This month’s edition of Sands & Associates’ “Ask a Licensed Insolvency Trustee” series breaks down three key differences in bankruptcy versus Consumer Proposal.
Q: What’s the difference between Consumer Proposals and bankruptcy?
Although they do share a few similarities, Consumer Proposals and personal bankruptcy are in fact two completely separate debt options, with two different sets of processes. Before we compare some of their distinct differences, let’s look at where they are similar:
Who Files a Consumer Proposal or Personal Bankruptcy
In short, only a Licensed Insolvency Trustee can assist with filing either a Consumer Proposal or personal bankruptcy.
The legal procedures for both Consumer Proposals and bankruptcy are governed by the Bankruptcy and Insolvency Act and the federal government authority that oversees both processes is the Office of the Superintendent of Bankruptcy (OSB).
The OSB is responsible for licensing, regulating and supervising the insolvency profession. This ensures a transparent and fully regulated debt solution for consumers.
Unlike systems in the US, a lawyer can’t help you file a Consumer Proposal or bankruptcy – in Canada you’ll need to engage the services of a Licensed Insolvency Trustee (like Sands & Associates) to help you undertake either action.
What Debts Can be Forgiven under a Consumer Proposal or Personal Bankruptcy
Virtually all debts can be forgiven under a Consumer Proposal or personal bankruptcy filing, and both will automatically freeze further interest from being charged by your creditors.
In addition to consumer debts like credit cards that most people carry, government debts like income taxes and student loans (and more) can also be forgiven.
Now that we’ve highlighted some similarities between these two debt options, let’s review some of their big differences:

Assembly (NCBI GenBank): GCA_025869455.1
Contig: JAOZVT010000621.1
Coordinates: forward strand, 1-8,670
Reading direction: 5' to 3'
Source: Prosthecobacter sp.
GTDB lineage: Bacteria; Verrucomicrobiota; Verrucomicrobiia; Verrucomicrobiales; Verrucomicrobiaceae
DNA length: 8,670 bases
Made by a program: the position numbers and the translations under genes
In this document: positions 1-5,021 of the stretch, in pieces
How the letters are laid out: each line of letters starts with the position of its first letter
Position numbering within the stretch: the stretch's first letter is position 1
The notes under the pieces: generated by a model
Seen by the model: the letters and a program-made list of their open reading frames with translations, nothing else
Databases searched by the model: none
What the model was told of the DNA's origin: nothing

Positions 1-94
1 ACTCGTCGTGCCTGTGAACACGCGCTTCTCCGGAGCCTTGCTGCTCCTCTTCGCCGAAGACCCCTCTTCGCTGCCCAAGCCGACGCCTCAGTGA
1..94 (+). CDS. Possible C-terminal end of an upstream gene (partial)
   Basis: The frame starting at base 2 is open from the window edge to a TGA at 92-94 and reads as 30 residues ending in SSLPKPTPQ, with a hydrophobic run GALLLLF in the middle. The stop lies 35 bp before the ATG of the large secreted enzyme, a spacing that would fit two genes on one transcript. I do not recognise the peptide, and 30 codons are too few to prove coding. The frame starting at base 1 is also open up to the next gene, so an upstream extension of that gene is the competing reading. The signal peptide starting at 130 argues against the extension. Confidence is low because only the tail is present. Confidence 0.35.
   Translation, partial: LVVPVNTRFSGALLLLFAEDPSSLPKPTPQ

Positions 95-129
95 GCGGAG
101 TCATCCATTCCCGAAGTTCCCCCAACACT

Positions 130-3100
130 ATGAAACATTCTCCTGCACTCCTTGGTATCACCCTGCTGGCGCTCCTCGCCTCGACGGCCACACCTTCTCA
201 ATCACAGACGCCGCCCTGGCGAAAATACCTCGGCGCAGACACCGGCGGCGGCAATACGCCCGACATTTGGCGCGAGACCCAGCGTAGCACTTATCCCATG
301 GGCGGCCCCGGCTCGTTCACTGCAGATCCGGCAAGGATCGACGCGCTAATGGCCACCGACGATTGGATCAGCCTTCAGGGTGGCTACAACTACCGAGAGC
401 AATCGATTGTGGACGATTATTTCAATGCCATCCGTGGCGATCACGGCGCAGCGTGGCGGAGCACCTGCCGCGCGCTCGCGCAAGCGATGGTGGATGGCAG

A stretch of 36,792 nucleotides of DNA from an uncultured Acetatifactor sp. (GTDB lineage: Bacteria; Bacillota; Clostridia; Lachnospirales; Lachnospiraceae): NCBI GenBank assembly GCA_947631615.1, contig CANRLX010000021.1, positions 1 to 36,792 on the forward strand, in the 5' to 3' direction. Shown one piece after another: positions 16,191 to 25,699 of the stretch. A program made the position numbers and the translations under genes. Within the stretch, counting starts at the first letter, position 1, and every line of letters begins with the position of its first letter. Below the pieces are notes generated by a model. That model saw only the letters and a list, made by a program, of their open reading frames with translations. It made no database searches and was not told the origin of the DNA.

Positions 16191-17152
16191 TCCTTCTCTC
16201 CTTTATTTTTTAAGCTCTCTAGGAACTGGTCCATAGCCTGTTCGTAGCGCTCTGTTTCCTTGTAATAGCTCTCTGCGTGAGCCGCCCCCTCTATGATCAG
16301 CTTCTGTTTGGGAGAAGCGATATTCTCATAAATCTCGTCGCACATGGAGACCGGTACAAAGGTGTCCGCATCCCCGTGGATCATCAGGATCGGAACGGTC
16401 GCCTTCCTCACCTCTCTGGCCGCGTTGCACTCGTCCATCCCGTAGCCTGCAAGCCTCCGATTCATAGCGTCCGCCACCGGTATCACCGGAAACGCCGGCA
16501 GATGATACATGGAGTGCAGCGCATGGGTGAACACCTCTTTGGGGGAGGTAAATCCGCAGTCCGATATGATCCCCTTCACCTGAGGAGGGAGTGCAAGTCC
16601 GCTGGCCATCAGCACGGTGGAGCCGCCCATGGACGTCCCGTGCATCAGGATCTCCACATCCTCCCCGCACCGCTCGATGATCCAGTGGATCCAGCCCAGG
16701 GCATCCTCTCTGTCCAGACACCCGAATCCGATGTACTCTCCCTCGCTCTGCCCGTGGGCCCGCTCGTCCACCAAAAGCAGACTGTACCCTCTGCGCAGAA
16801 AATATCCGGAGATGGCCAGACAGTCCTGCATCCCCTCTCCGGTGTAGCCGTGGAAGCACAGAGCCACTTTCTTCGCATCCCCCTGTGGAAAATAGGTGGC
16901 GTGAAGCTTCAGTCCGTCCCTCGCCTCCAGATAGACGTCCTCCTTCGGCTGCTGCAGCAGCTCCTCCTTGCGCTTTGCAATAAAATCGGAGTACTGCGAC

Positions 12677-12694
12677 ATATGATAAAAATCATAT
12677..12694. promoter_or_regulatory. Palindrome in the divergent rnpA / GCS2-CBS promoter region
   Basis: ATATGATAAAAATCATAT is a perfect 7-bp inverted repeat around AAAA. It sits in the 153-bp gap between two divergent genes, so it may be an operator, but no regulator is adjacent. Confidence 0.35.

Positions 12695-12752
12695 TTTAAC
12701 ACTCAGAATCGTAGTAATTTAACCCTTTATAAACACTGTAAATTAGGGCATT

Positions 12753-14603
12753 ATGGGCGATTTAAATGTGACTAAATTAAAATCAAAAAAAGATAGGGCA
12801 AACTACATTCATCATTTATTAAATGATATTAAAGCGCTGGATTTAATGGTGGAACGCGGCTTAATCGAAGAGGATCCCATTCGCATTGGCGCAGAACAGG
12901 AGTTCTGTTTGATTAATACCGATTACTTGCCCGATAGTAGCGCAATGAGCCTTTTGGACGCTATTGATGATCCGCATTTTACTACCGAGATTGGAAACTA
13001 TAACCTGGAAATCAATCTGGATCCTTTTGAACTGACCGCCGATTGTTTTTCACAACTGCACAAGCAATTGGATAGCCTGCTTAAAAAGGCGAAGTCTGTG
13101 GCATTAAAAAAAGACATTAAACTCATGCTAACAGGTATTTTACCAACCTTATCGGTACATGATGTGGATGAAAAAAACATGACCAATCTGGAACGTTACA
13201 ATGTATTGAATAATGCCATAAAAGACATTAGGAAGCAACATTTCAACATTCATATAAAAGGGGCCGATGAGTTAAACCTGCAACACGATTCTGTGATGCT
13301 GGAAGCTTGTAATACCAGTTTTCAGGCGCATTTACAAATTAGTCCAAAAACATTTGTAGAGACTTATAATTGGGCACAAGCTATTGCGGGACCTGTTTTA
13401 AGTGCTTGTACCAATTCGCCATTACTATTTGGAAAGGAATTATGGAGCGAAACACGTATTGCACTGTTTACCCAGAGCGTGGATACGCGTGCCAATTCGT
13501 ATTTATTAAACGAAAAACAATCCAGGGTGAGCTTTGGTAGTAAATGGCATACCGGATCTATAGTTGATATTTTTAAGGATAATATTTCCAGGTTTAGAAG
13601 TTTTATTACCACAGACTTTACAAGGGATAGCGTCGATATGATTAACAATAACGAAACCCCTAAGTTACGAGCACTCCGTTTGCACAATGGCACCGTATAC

How Long It Takes to Finish
Consumer Proposal: Because Consumer Proposals are tailored to each person’s unique situation, the amount of time a person’s Consumer Proposal will take can vary. A Consumer Proposal could be as short as one or two months and as long as 60 months, although Consumer Proposals that last around 24 to 48 months are most common.
Consumer Proposals can be paid off early at any time, without penalty.
Bankruptcy: The amount of time a person will be “in bankruptcy” for is mostly based on their income. If it’s the first time someone is filing a bankruptcy, it will generally be 9 or 21 months until the person is discharged (released from bankruptcy).
How Much You Have to Pay
Consumer Proposal: Similar to how long a Consumer Proposal will take to finish, how much of their debt a person will repay also varies. It’s not uncommon for debts to be cut by up to 80%, and there is no fee charged on top of what is offered to creditors. The cost of the Consumer Proposal is simply taken from what the creditors will get.
For example – if you owed $40,000 and offered a Consumer Proposal to repay 20%, you could pay around $220 a month total for 36 months, writing off the other $32,000.
Government-set tariffs determine fees in both Consumer Proposals and personal bankruptcy – they are not billed or invoiced separately and your Licensed Insolvency Trustee will not give you a bill for their services.
Bankruptcy: A person’s out of pocket cost in bankruptcy is primarily based on their income. For most bankruptcies a person will only pay the minimum filing fee, $200 per month for 9 months.
How Filing Impacts Your Credit History
Consumer Proposal: After filing a Consumer Proposal an R7 credit rating will show for three years after the proposal is finished, or six years after the date your Consumer Proposal started – whichever is soonest. A similar rating and length of time is given for traditional and non-profit credit counselling programs.
A person can start rebuilding their credit at any time, there is no need to wait for the Consumer Proposal or bankruptcy to expire from credit history.
Bankruptcy: After filing a personal bankruptcy an R9 credit rating will be noted for six years following completion (discharge). Credit bureaus can report most “negative information” such as a late payment or collection accounts for up to seven years after the occurrence. By following the correct steps to rebuild credit, most people can significantly improve their credit rating in as little as two-three years after bankruptcy discharge.
To learn more about these (and other) Consumer Proposal and bankruptcy differences, view our detailed infographic comparing Bankruptcy versus Consumer Proposals.
Ready to find out if a Consumer Proposal or personal bankruptcy could be your debt solution? Book your free confidential debt consultation in one of our BC locations today.